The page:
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Return and Supply Vents in a Spray Foam-Insualted Attic

suect | Posted in General Questions on

I have a contractor recommending a supply and return to condition a foam attic in Texas to decrease humidity.  Any thoughts on this?

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  1. Expert Member
    NICK KEENAN | | #1

    By "foam attic" do you mean that the underside of the roof is foamed, so the attic is inside the insulated part of the house? If that's the case then the suggestion is a good idea.

  2. walta100 | | #2

    I understand you are in Texas and everyone has their HVAC equipment in the attic but in my opinion that fact does not make it a good idea for the person paying the 25-50 % larger electric bills. Yes it is a great idea for the builder because easy to do and has a low cost to install.

    It sounds like this is an existing home with HVAC in the attic and spray foam against the roof correct?

    The way I see it there are 3 types of attics vented conditioned and moldy. Since you already have the spray foam venting is off the table. You could conditioned the attic with a dehumidifier that will wear out every other year and heat up your attic or install supply and returns vents in the attic making your HVAC equipment heat and cool the house plus the attic.

    It sounds to me like your contractor is offering you the best of the poor options left at this point.


    1. suect | | #9

      I just placed a dehumidifier up in the attic when the humidity was 65%. I last checked, it jumped to 70%. The air is cooler coming from the dehumidifier vs the attic air at 82F. Any thoughts? Today was the first 90 degree day after a 5 day run of rain and overcast. On the previous cooler days it was in the low 50’s for humidity.

    2. suect | | #11

      What was advised is an ERV, dehumidifier and attic ducting (supply and return) Would all be recommended together as well?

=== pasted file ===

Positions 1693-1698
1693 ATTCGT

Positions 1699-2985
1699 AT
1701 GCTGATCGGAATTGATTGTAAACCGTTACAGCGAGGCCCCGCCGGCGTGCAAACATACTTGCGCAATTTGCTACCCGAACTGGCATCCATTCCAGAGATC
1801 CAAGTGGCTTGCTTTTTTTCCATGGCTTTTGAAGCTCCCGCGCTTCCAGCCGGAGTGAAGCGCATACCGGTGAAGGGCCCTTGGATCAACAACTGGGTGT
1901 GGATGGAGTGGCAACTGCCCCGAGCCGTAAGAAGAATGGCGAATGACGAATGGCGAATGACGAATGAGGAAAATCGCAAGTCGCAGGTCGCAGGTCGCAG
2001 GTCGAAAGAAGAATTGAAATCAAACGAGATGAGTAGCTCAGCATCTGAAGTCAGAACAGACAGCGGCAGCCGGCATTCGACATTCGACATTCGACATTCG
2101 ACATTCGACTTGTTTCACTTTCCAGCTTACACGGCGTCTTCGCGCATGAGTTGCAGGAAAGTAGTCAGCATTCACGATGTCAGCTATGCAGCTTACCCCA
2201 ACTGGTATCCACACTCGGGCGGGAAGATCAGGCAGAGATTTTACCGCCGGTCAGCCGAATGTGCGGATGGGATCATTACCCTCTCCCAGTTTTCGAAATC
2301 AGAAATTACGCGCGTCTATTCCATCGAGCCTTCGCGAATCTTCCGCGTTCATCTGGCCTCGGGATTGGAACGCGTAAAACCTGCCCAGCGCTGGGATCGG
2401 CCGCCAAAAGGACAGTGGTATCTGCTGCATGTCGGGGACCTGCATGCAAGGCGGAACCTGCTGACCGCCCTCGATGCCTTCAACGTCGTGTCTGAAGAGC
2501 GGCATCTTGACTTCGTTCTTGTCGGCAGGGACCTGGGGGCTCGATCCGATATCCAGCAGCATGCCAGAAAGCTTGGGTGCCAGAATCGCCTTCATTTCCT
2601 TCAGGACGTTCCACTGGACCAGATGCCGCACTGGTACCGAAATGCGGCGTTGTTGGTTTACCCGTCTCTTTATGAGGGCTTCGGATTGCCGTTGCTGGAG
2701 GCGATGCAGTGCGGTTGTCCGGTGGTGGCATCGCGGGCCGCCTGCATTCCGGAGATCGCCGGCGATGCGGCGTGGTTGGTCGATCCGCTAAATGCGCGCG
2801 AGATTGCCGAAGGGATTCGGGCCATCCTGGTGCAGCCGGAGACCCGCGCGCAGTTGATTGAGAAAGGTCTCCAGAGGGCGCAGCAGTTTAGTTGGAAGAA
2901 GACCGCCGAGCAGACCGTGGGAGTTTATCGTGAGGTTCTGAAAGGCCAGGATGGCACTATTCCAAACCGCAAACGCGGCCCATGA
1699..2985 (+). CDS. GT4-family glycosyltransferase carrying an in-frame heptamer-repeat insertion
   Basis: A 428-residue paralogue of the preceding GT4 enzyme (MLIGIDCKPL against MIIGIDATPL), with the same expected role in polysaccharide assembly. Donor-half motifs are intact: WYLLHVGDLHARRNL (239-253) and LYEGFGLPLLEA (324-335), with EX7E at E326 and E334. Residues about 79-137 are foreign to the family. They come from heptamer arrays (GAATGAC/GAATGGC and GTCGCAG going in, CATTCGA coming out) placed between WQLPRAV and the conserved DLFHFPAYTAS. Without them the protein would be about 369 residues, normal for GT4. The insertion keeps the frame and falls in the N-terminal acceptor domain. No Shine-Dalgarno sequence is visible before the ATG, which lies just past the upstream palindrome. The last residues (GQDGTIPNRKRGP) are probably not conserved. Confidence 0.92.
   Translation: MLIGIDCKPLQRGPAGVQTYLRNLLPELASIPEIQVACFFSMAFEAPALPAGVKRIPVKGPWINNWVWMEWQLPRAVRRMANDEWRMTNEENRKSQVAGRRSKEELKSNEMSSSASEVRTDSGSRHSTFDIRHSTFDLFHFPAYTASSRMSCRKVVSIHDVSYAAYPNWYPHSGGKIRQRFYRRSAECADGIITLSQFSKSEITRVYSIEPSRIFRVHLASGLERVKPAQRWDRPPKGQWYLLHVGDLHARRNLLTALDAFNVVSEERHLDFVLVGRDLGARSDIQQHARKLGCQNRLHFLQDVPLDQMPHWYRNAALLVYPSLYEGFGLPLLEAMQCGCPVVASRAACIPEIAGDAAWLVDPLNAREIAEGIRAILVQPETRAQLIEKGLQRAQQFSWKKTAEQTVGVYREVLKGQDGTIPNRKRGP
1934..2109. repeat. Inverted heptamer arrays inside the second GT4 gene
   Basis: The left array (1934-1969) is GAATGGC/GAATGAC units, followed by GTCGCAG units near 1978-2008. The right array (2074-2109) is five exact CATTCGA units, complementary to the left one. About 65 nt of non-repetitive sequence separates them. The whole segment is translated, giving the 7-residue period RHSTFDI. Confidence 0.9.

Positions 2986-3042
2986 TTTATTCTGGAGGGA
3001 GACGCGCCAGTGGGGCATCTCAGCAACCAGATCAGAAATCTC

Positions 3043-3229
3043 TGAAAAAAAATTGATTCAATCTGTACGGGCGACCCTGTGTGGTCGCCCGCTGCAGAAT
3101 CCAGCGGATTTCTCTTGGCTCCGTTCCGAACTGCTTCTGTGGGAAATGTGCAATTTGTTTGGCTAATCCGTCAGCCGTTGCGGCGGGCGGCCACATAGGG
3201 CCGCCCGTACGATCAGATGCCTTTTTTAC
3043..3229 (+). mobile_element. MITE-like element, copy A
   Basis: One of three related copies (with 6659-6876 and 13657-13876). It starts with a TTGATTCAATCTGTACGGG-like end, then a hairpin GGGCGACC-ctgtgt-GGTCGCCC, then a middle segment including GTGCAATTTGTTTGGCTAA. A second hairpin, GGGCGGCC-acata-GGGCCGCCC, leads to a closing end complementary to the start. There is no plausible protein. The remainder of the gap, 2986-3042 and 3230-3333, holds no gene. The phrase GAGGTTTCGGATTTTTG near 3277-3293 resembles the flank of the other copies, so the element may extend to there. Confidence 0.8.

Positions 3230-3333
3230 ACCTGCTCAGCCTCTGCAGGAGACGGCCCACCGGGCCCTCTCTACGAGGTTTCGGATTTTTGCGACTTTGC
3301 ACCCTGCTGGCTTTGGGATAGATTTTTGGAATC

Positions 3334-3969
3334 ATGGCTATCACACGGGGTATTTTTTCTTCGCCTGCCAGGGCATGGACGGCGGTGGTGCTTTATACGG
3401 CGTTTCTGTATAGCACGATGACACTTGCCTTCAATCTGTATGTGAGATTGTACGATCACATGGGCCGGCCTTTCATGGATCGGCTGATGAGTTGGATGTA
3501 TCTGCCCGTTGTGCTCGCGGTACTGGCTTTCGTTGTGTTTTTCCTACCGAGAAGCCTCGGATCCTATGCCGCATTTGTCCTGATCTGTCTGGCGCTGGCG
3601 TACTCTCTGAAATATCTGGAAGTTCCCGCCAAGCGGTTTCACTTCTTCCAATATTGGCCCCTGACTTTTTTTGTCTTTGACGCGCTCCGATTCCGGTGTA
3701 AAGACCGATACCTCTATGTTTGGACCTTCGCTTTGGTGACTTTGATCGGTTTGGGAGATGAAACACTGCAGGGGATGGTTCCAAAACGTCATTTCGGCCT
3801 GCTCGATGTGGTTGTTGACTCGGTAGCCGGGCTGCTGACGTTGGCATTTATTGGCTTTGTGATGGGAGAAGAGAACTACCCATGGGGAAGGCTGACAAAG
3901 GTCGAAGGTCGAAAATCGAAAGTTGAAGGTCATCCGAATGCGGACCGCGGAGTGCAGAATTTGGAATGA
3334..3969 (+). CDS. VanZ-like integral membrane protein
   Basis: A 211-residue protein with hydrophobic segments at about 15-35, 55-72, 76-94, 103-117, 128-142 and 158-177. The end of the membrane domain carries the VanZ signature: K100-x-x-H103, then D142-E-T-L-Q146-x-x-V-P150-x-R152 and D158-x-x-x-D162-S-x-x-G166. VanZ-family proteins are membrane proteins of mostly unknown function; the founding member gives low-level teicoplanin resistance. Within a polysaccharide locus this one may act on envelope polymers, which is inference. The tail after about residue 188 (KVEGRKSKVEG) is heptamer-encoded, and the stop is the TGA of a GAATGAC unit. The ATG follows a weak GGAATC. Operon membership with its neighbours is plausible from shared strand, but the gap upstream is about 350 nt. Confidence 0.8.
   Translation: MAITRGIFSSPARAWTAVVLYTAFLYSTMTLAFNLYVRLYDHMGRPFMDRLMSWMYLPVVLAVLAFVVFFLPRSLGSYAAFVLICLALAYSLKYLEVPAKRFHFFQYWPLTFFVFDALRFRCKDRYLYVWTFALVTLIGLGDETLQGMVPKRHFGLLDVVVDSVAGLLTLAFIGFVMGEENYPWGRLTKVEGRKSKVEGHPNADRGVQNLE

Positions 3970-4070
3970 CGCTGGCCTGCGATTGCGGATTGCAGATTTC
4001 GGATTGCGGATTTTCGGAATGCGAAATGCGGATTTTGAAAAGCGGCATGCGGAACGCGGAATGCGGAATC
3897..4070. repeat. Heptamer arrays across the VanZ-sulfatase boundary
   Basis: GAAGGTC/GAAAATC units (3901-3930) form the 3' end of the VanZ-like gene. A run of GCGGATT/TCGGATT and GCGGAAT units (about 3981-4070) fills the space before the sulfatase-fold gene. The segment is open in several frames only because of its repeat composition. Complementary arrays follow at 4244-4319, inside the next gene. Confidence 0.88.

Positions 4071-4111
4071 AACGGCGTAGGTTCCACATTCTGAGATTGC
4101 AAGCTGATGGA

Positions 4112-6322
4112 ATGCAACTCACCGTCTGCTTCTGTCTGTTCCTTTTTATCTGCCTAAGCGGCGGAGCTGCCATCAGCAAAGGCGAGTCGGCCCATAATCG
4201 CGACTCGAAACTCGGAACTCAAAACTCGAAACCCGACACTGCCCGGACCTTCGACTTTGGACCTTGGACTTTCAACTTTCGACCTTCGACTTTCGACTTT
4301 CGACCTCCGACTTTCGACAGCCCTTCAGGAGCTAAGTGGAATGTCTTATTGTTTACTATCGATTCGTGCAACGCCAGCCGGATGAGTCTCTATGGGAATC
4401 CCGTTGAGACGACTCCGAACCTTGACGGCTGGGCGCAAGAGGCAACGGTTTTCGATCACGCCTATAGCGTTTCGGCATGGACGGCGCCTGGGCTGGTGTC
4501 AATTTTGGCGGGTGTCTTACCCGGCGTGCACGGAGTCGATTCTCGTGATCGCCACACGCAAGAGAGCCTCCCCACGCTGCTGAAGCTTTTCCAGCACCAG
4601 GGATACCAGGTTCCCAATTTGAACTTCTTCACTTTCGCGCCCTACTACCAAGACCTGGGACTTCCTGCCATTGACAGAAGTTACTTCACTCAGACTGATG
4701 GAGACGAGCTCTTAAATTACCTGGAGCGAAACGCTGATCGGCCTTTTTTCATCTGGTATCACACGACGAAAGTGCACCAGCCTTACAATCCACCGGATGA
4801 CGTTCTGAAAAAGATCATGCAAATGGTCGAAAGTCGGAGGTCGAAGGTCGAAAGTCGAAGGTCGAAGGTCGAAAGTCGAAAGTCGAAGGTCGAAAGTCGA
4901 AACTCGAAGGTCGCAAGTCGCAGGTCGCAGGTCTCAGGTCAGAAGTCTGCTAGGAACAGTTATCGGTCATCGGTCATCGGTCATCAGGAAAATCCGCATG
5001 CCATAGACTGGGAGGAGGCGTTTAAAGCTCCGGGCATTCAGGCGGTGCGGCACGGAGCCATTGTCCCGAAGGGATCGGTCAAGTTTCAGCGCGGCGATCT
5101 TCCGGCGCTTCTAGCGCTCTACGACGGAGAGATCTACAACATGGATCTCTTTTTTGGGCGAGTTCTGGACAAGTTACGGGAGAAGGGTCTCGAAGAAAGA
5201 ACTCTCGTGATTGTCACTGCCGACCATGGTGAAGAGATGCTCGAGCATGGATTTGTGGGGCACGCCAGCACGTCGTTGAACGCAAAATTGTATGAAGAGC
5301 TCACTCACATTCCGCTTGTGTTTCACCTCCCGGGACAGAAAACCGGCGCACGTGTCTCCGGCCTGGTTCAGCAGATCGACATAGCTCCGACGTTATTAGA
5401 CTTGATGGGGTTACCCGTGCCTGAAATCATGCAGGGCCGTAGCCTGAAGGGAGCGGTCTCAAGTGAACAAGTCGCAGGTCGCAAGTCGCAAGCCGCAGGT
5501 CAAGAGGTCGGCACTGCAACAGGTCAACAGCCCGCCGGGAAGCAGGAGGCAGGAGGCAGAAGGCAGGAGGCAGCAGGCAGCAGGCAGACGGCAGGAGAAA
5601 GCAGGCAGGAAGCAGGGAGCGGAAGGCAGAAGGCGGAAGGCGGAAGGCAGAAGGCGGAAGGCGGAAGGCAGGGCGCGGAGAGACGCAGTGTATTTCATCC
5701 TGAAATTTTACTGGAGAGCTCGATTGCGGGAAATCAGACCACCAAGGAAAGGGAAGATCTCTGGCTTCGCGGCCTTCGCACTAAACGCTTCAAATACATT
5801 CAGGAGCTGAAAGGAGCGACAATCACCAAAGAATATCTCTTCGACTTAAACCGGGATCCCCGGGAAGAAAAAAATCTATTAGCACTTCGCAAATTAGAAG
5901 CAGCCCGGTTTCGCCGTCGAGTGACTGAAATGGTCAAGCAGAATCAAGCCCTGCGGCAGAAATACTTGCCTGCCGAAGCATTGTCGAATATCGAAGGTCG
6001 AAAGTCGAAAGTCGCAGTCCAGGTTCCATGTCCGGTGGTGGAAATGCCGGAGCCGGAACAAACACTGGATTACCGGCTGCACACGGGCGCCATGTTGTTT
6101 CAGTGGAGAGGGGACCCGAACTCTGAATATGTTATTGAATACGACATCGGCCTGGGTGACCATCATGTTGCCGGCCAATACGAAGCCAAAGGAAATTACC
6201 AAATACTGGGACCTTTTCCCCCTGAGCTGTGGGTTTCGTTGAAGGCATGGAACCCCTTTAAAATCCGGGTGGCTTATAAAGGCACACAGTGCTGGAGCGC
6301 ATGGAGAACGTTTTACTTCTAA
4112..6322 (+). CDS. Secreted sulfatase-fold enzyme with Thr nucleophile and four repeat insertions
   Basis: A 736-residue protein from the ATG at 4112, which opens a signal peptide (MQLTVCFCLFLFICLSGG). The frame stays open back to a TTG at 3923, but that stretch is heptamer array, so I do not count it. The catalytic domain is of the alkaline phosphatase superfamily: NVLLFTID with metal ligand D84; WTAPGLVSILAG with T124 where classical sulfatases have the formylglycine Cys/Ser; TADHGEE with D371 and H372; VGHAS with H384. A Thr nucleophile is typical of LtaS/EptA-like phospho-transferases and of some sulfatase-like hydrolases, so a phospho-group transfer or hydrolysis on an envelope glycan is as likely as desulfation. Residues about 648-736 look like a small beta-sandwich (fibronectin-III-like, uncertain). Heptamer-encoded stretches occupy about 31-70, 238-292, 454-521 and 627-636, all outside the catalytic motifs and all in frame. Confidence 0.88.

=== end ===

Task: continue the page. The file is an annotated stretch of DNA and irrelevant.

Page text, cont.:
3. BirchwoodBill | | #3

    I turned our attic into conditioned space by placing plywood between rafters and then installing 2 inches of closed cell foam on top of the plywood roughly R12. That lowered the attic temperature by about 35f in the summer, it went from 130 down to 95f. For winter, when it was -22f, the attic got down to 25f. We still have 16 inches of fiberglass on the ceiling that covers our insulated duct.

    My AcuRite sensors show the humidity levels a bit high at 65%, so having a small supply and return in the attic would probably lower the humidity in the attic by bringing in fresh air. Matt Rissinger is also venting his attic.

    1. walta100 | | #8

      William in my opinion you are playing with fire having your unvented and semi conditioned. It seems likely sooner or later the right conditions will happen the attic temp will fall below the dew point of the air in it and it will rain in the attic.


  4. Expert Member
    ARMANDO COBO | | #4

    I've designed many foam conditioned attics in TX, and many other states, without a problem, and it's a great solution if done correctly, like any other system in a house. All our homes have the HVAC system SIZED, DESIGNED AND INSTALLED PROPERLY, with the humidity controlled at 50% or less, controlled by an IAQ thermostat, and most without a dehumidifier. As conditioned attics are built, you need to install supply air per code.
    What is unfortunate is that here in TX most conditioned attics and HVAC systems are done wrong, so you see all kinds of "fixes". Without knowledge of how the conditioned attic was built, and how the HVAC system was design and installed, it's just a guess by anyone to suggest what needs to be done.

    1. suect | | #5

      I have had many opinions and have trialed and failed. I live in San Antonio hoping to find someone with an answer.

      We have an AprilAire fresh air intake, a 90% Trane furnace, 5 ton evaporator coil and 3.5 ton condenser outside.

      Just turned fan to medium low from high. AprilAire settings 55% high limit for humidity 30% low, 95 high temp 30 low. For awhile no set backs and humidity went high. Even at 55% I need to run dehumidifiers.
      Any suggestions? Or a paid visit?

      1. user-2310254 | | #12